Read about the great new Vyacheslav Platonov coaching book here.

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Unselfish Men

Just today  I spent several hours in a car listening to stories of German volleyball and its problems.  Stories of people not being able to work together because of perceived slights that occurred years ago.  Stories of new ideas being interpreted as personal criticisms.  Stories of coaches fighting for players with regard for everything but the best interests of the player.  I tried to reassure my colleague that those things are not limited to German volleyball and are replicated, at the very least, in Australia.  But the last point stuck in my mind and reminded me of a passage from a book I recently read.  The passage reads…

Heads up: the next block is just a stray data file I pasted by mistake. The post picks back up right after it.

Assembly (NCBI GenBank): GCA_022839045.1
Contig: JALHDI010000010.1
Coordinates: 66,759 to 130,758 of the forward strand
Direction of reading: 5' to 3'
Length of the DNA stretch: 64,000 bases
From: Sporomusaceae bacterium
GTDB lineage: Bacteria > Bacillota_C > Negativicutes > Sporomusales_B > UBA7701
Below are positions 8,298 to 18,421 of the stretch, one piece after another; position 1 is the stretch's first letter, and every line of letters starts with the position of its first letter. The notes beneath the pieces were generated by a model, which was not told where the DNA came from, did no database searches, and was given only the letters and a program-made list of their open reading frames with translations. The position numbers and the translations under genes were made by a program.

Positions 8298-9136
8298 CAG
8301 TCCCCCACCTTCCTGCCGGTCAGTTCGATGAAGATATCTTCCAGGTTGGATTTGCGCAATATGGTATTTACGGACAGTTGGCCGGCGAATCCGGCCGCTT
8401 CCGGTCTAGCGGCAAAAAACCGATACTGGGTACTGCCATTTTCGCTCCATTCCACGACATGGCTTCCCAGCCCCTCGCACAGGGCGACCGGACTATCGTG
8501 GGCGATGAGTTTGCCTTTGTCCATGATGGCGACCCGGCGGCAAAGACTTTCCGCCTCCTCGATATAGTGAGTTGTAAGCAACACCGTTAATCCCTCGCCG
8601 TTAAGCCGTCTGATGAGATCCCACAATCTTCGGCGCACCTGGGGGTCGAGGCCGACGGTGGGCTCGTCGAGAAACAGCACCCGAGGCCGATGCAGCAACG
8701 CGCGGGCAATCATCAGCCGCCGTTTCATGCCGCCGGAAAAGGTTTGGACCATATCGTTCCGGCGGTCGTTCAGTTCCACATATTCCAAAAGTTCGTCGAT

“Once a noted Argentine author was asked why his country had produced so many fine footballers.  ‘It is simple,’ he replied.  ‘Because all over Argentina, in every small town or village, there are unselfish men who see it as their role in life to teach children how to play properly.”


Every coach or volleyball ‘expert’ knows that the best place to watch volleyball is from behind the court.  From there you can most easily see the movement of the players and the ball.  Knowing this coaches will always drift towards the back of the court to watch.  Whether it’s at a match they’re spectating or scouting or in their own practice.  I know in my own case that I tend to feel uncomfortable at practice if I am not behind the court.  But coaches should beware of always drifting to that spot.